A look at Metro Vancouver's latest SeaBus, and more on the Indigenous artwork that covers the ferry
Metro Vancouver's latest public transportation vehicle was unveiled Thursday in a ceremony that included arcs of water shooting over the vessel as it completed its maiden voyage.
The Burrard Chinook, TransLink's new SeaBus, is now in service – one of a fleet of passenger ferries that shuttle commuters across the Burrard Inlet between Vancouver and the North Shore.
While its profile is similar to other vessels that make the crossing, the Chinook has an upgraded look.
The new SeaBus is wrapped in art designed by local Indigenous artists.
According to TransLink, both the Chinook's name and design were meant as a tribute to one of the most iconic species in the waters of the Pacific.
"The chinook salmon has played a central role in life on the West Coast for generations and is a critical part of the ecosystem in the Burrard Inlet and the Pacific Ocean," TransLink said in a statement Thursday.
The artists behind the vessel's unique look are Kelly Cannell, Siobhan Joseph and Angela George. The commissioned artists are from local First Nations – Musqueam, Squamish and Tsleil-Waututh – and worked collaboratively on the piece that wraps the entire SeaBus.
Earlier this year, Cannell said the themes she'd chosen were meant to bring awareness to the fragility of the coastal ecosystem.
"I am showcasing chinook salmon as a link of vital importance to the Pacific Northwest waters. Once abundant but now endangered, resident orcas are dependent on these salmon for their survival. Chinook salmon are also an essential food source for other wildlife throughout the Pacific Northwest Coast and are fundamental to the culture of First Nations peoples. Keeping these waters healthy and thriving is crucial for our territory," she said in a statement issued by TransLink back in June.
She said she included male and female salmon on each side, as in Coast Salish culture, salmon shown in pairs signify good luck, vitality and wealth.
Young smolt can be seen swimming the currents depicted on the ferry, and chinook tails can be seen beneath the waves.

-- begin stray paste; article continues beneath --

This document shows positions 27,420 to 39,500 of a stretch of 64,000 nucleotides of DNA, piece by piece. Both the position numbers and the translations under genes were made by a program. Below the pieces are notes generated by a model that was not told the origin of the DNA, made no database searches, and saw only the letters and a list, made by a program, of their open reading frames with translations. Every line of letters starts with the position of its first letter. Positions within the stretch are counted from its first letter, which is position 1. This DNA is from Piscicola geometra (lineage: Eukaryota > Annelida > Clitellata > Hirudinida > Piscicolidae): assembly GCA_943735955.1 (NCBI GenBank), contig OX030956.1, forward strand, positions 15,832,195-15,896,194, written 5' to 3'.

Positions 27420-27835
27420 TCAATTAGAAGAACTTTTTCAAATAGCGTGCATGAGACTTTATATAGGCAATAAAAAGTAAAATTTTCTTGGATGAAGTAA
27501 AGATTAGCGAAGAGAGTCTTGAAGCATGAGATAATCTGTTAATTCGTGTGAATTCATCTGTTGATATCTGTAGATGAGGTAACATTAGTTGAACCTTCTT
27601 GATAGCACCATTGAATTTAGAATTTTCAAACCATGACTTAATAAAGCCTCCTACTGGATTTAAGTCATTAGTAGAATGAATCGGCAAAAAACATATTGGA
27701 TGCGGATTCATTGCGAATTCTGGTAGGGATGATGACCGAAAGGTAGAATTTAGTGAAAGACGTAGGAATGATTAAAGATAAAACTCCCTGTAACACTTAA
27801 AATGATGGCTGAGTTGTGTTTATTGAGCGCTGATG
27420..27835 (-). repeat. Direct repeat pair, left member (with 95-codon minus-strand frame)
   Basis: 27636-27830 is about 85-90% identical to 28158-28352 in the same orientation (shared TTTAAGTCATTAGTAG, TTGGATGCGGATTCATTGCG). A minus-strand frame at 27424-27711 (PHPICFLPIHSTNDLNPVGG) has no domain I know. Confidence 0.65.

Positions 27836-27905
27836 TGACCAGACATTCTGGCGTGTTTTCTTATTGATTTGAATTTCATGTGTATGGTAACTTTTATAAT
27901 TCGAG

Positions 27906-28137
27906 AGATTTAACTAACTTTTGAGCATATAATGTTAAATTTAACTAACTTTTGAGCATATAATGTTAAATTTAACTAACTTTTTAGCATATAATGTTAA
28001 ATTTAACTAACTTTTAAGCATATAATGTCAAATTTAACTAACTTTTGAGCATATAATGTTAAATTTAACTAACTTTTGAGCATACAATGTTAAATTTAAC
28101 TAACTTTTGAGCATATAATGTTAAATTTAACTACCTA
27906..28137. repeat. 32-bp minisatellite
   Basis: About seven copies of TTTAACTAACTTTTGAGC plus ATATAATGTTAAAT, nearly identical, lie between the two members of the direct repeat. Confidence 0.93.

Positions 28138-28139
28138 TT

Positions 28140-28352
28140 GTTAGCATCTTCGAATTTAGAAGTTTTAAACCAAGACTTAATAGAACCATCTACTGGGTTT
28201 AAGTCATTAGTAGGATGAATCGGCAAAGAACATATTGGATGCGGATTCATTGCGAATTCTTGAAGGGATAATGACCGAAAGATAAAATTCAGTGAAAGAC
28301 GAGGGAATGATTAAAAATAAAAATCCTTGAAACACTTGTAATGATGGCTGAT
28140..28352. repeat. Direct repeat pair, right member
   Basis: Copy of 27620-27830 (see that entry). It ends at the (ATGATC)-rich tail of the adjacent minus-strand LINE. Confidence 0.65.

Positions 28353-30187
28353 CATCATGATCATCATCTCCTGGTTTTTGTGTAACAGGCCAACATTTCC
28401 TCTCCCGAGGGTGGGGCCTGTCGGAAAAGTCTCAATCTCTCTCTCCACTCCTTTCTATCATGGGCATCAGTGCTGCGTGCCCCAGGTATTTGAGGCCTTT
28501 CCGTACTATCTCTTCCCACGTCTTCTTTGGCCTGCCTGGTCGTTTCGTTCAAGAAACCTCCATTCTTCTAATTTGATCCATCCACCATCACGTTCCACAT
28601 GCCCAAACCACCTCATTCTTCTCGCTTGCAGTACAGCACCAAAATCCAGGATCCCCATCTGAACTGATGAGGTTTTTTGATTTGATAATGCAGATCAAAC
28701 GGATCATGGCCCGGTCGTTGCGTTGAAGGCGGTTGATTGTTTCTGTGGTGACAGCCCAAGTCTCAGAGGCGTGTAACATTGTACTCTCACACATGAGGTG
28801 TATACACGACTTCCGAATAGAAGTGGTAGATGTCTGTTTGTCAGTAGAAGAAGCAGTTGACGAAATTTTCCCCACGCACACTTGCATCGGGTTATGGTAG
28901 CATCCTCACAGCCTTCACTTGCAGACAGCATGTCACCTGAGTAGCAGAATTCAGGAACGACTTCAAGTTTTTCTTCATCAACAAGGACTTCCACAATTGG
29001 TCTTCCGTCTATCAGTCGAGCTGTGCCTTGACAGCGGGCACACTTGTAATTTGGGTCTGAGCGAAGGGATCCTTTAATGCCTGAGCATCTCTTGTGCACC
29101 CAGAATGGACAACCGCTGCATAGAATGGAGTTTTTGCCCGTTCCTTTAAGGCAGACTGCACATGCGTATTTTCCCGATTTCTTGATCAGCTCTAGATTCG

"My imagery is purposely symmetrical to symbolize the sacred balance we need to sustain these waters," she told TransLink in her proposal for the project.
Joseph's vision, according to TransLink, came from the shape of the ferry itself. She said the passenger cabin could be seen as a longhouse, and the bridge has a resemblance to a canoe.
From this, she proposed a school of salmon on the lower part, with orcas and sea lions higher up.
"I also thought of a canoe design because the SeaBus is like a canoe that travels across the inlet with Indigenous people in the canoe," she said of her proposal.
And George had planned to include the backbone of the salmon, which returns "to our lands and waters to provide nourishment and enrichment in life and in death.
"This reciprocal relationship ensures that all living beings and our lands and waters continue to thrive and are sustained for all times."
Additionally, she envisioned other imagery that would tie back to the Indigenous history of the area.
"This design represents the double-headed serpent that dwelled in the Burrard Inlet, bringing great strength and resiliency to the people. The Chinook vessel has two engines and possesses great strength like the ancient serpent from these waters. The design also represents the ripple effect of everything we do and say echoing out into the universe."
Her proposal included mountain trails meant to suggest the knowledge and ancient wisdom of the spiritual people and hunters who travelled along those paths.
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